Photo: Jessica Kane/Facebook
Jessica Kane wore a bathing suit to the beach. Those going to the beach not wearing bathing suits are the ones that stand out. But for some reason—I think I know why—she was applauded for doing something completely normal and expected.
Kane, who is a blogger and businesswoman, shared a photo of herself in a navy one-piece with pink detailing. Her blonde hair is styled in a chic, messy bob, she’s wearing strappy sandals, and mirrored aviator sunglasses. But instead of noticing her advanced fashion sense—it’s seriously hard to look good when there’s so much sand around—she was called “brave” for simply dressing appropriately for the setting. In response, she captioned the image:
THIS WAS NOT BRAVE. I’ve been told how brave I am for not having a coverup, but going with out a wrap would only take bravery if I cared what others thought of me, but I don’t. I spend my time worrying about things I CAN control and this day, I was only thinking about how fab I felt and how much sun I was catching Things that DO take bravery? A family battling tragic illness, a mother trying to beat addiction, a person trying to break free of domestic violence, reaching out for help when you have already planned your suicide and feel like you can’t breath one more day. THAT is brave. Not wearing a swimsuit at the beach. LIVE life and only worry about what really matters .
Sing it, sister. The post went up on Tuesday, and has since collected more than half a million “likes,” nearly 50,000 shares, and a similar amount of comments. A resounding amount of those sounding off echoed each other with phrases such as, “you’re beautiful,” “you look awesome,” “you go girl,” and “I love your swimsuit, where can I get it?” The few trolls that chimed in (one example being, “On the subject of things you can control. How many out of control calories landed in your stomach that day? Can we stop pretending that fat isn’t a choice?”) were put in their place by protective users.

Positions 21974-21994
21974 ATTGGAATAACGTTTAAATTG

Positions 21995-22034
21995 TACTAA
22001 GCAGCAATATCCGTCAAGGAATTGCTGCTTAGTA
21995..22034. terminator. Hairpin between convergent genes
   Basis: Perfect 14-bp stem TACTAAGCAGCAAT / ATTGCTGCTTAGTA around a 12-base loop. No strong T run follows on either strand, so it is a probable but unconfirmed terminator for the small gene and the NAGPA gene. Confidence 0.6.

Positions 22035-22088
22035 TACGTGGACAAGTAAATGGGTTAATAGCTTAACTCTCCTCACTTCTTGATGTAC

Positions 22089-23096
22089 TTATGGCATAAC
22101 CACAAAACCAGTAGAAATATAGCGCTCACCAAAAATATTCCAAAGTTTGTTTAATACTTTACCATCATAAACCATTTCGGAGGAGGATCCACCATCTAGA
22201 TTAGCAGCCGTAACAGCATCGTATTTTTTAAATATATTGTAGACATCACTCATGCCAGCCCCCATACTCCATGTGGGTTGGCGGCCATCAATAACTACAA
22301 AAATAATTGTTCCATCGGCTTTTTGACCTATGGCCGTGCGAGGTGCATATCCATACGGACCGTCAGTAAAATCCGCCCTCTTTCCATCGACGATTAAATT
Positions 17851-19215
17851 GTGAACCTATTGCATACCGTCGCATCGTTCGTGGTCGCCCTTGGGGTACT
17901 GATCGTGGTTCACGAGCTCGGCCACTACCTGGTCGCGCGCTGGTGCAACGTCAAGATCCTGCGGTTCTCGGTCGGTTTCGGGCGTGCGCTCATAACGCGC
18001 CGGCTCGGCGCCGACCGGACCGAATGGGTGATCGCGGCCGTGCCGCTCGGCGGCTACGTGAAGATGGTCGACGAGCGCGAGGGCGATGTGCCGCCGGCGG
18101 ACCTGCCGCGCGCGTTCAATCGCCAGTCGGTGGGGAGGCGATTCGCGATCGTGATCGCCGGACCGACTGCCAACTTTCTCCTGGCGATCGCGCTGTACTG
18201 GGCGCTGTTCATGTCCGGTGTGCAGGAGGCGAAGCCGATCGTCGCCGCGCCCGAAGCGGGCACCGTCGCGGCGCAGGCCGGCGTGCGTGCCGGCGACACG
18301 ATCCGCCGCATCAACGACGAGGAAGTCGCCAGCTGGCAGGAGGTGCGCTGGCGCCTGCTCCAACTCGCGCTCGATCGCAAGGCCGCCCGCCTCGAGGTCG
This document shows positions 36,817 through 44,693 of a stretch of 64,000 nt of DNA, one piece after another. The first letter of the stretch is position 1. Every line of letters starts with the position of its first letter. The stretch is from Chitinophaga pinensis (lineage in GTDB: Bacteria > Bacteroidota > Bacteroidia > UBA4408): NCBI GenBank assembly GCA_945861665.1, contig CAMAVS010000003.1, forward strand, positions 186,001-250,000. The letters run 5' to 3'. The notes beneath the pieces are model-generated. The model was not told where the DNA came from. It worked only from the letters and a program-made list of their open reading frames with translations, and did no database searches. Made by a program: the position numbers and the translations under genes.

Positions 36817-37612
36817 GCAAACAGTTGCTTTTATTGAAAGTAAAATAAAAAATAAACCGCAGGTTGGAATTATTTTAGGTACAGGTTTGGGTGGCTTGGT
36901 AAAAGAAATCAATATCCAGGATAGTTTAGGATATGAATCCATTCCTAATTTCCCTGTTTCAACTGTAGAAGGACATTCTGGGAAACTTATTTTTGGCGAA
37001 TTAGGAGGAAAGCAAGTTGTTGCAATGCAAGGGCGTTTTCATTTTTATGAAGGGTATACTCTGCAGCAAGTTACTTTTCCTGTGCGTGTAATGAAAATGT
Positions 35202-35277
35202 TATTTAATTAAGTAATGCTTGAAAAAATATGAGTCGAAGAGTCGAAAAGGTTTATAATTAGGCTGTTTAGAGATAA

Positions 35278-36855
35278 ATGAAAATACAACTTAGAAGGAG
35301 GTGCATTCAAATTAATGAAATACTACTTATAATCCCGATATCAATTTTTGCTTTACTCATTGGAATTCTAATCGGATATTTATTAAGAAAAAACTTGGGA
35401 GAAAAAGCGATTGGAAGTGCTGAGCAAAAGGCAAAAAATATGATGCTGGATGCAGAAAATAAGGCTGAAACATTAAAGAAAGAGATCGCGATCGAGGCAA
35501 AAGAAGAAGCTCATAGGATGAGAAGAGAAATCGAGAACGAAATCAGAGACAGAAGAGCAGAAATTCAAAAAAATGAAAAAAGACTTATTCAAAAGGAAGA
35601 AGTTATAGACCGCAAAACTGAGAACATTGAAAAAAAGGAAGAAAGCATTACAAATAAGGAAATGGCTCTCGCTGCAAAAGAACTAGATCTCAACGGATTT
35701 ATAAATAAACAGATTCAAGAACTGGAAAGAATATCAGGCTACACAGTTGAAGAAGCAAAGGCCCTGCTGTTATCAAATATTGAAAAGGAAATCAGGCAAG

Kane isn’t the only one to follow fashion convention and have it mutated into a BIG FREAKING DEAL. When mother of five Tanis Jex-Blake shared a bikini selfie of her stretch-marked stomach last year, her photo went viral. “I’m sorry if my first attempt at sun tanning in a bikini in public in 13 years ‘grossed you out’,” Jex-Blake wrote in “an open letter” to the two men and one woman who mocked her. Blogger and novelist Jenny Trout wrote a poignant and very popular essay last summer titled, Fat Woman Wears Bikini in Public, Earth’s Orbit Unaffected.
Celebrities and brands have also hopped on the body positivity bandwagon. Pink shut down trolls that went after her for gaining weight. Chrissy Teigen posted an Instagram of her stretch marks with the caption, “Stretchies say hi!” Rebel Wilson wore tight leather leggings, a crystal encrusted bra, and wings taking on Victoria’s Secret unrealistic body standards. Lane Bryant’s most recent campaign, #ImNoAngel, directly targeted the lingerie giant. And plus-size clothing retailers as a whole are becoming more fashionable, having louder voices, and catering to their customer. These industry changes have also influenced straight-sized lines to be more inclusive, such as Target including larger sizes in their Lilly Pullitzer for Target collaboration.
This charge of voices lead the way in dispelling the fact that just because one’s not a Kendall Jenner, doesn’t mean they can’t love their bodies, accept themselves the way they are, and even go so far as to flaunt it. With summer approaching and swimsuit season in full-force, it’s time for everyone to follow Kane’s lead and not give a flying eff what others think about your body—there’s really only one opinion that truly matters.